“There’s people that realize there’s enough plastic in world today. There’s people that recognize maintenance is not a bad word.” – Nat Benjamin
Late October. The ocean seems quiet this time of year, the skies gray. A thick fog surrounds JC and I as we wake to the slow rock of the tide making its way out of the harbor. The smell of oak and ocean fill our bunk. The sun breaks through the fog as we make the most original breakfast we can muster: coffee, eggs, and bacon. This year the climate seems confused, resembling that of southern California, not autumn on Martha’s Vineyard. But luck had been on our side from the start of our trip and so it continued— the afternoon forecast was 75° and sunny . Eliza, a 30’ gaff yawl owned by our friend Will, would serve as our camp for the next few days as we documented the work of our friends at Gannon and Benjamin Marine Railway. The coffee is gone. We’re heading to shore soon.
As we row towards Gannon and Benjamin—referred to by frequent visitors as “G and B,”— it’s easy to see how one can fall in love with this boatyard.The shingled two-story workshop sits on the beach with a dock stretching out of its open doors and into the harbor. There is always a boat, or two, hauled out on the railway tracks that disappear down into the water. Tools from the 1800’s overflow from the shipwrights’ handmade toolboxes and the wood floor is dressed in sawdust.A black sign with gold lettering reads “Gannon & Benjamin Marine Railway Boat Design-Building-Repair.” Two beautiful wooden boats, Charlotte and Eleda, sit on the end of the dock. To say its picturesque is an understatement.
As we walk into the shop it’s immediately apparent its been in use for many years. The wood is worn and the floorboards have a flex that suggests thousands of trips have made across them. Its warm and inviting. It’s the type space there you find the type of people you cherish after the first visit. Established in 1980 by Nat Benjamin and Ross Gannon, the shop is in a class of its own within the niche wooden boat world—which is a world of its own within the larger world of sailing, which is niche to begin within. The design takes inspiration from classic yachts and traditional sailboats. They are built with the highest quality materials and meticulous craftsmanship. JC notes that everyone who works at G&B sees their work as valuable and of service. I agree. It’s a refreshing return to candid work.
At the shop it’s apparent that nothing is done with haste. It’s slow, deliberate, patient work that can’t be rushed. Wood and bronze won’t simply bend to one’s will. There is an authentic pride that comes with this work—you can see it on the faces of the young crew who work alongside Nat and Ross. There is a certain and definite purpose of the work which almost requires isolation from the outside world—a renunciation of norms in an effort to create something remarkable.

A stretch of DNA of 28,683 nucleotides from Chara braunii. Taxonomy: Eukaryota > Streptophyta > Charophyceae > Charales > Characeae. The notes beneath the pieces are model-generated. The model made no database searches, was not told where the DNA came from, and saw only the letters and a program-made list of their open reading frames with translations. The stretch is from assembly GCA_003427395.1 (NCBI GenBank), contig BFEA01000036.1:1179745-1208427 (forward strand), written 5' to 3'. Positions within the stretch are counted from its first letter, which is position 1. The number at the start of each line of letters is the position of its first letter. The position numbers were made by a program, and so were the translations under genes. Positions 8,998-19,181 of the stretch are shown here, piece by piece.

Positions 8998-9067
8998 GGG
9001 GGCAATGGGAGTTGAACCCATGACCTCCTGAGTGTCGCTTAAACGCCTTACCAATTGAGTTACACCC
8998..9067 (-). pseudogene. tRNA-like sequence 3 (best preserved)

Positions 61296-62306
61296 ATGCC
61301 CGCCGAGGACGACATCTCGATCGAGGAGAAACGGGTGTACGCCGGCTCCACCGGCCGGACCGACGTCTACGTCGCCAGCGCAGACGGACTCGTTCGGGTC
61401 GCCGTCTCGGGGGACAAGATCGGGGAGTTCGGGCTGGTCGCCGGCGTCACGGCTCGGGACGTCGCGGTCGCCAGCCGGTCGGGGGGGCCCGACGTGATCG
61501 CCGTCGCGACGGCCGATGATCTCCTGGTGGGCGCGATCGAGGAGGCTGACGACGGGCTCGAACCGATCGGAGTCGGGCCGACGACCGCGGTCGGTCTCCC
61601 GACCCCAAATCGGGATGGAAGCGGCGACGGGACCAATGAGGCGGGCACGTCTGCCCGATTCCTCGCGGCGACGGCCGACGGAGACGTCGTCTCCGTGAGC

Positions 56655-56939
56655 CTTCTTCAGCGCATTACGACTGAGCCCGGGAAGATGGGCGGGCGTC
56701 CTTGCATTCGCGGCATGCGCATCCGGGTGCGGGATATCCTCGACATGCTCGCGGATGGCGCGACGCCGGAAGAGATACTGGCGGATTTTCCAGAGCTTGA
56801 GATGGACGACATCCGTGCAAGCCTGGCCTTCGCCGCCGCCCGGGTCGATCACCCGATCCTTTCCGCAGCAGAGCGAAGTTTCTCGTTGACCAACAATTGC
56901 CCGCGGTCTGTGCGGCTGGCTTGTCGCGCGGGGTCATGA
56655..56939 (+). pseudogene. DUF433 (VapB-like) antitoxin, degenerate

Nat explains, “Every step of the process, from design to selection of wood, construction, rigging and outfitting takes place in our shop, allowing the construction to move forward in a harmonious, cost- effective, quality-controlled manner…. We do it because they last a long time, they’re environmentally sustainable, they’re beautiful and with a little bit of care they last a century. We think there’s people that realize there’s enough plastic in world today. There’s people that recognize maintenance is not a bad word.”
One day, let alone one year, is entirely inadequate for the development of G&B to be captured. Character does not grow overnight. It is quickly inspired, but it grows slowly. The mind must have time to season and take a permanent set. The work appreciates over time. It takes a lifetime to meet the standards of Gannon and Benjamin. But the lessons JC and I took away from our visit are available for all to grasp and up to you to maintain.
Lessons Learned at G&B
Slow is fast.
Quality over quantity.
Create beauty and functionality.
The more you know the less you need.
There is enough plastic in the world.
And Maintenance is not a bad word.
Thanks to the crew at Gannon and Benjamin for the wonderful hospitality.
—Words by Alexander Beal